These figures mean that if Vidal holds the gubernatorial election at the same time as its national counterpart, she would have to deal with Macri’s negative image in her own ticket, and the weight of Cristina in her main rival’s. However, if she uncouples, the chances of getting reelected are far better, as there does not seem to be a candidate strong enough to challenge her in those circumstances.

Although Governor Vidal has not made any statements about the issue, her actions show that she is at least considering it: the provincial legislature formed a special commission tasked with discussing the feasibility of bringing the election forward, as they would have to modify certain laws to do so.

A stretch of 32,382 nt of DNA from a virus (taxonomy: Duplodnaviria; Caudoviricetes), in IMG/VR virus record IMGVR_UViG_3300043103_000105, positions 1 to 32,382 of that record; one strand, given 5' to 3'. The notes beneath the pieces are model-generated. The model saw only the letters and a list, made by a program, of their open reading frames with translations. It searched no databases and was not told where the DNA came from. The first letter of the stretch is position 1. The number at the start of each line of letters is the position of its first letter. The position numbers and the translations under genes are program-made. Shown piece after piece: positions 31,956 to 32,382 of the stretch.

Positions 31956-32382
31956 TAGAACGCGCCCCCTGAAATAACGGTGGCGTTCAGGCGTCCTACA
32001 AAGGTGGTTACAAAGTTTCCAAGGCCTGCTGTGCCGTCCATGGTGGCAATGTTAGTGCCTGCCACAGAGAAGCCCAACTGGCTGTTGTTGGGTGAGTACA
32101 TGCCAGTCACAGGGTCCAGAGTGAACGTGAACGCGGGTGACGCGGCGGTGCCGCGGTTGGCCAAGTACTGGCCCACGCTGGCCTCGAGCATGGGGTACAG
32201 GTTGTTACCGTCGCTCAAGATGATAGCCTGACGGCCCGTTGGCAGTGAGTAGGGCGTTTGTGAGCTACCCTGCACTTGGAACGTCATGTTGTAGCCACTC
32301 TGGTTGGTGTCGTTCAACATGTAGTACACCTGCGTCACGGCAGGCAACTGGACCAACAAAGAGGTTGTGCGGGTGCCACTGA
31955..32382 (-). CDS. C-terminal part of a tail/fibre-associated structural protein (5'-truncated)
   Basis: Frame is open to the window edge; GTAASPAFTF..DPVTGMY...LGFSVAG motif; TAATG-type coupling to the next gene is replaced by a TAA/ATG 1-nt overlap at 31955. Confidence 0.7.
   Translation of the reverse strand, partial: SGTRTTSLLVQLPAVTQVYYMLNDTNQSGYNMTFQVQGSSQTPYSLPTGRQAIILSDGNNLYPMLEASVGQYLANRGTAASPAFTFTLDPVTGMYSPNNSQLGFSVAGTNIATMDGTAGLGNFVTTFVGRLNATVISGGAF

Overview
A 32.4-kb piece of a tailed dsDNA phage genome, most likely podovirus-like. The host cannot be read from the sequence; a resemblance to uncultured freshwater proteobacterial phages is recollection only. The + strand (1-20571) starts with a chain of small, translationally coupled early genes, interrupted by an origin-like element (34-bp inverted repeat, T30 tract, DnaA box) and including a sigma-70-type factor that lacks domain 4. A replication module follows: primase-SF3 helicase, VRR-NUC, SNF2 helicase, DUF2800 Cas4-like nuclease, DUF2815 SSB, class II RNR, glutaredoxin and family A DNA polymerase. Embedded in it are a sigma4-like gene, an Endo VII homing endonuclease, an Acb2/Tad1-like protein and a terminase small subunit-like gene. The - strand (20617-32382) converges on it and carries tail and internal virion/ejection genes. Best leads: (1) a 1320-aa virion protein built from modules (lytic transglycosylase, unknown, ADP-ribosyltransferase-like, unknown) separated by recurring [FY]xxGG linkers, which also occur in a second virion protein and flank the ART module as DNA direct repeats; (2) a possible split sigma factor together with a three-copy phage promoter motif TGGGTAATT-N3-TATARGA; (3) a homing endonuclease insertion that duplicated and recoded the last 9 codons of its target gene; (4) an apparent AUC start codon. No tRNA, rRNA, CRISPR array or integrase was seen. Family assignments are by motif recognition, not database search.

Buenos Aires Province Governor María Eugenia Vidal. Photo via Infobae

The commission will be formed by provincial deputies and senators, as well as members of civil society, and will begin to session on January 17. The deadline to make the announcement is early March.

Vidal is far from being the only governor in this situation. Nine provincial administrations have already announced they will move their elections forward. Many cited the need to detach their elections in order to focus on provincial matters that would otherwise be eclipsed by the presidential elections, but the intention of not being dragged into the Macri-Cristina fight is present in all of them.

In fact, even two other Cambiemos governors, Jujuy’s Gerardo Morales and Mendoza’s Alfredo Cornejo, are reportedly considering the possibility of following the same path. Macri has called them both down to his Patagonian retreat, where he is spending his holidays, to change their minds.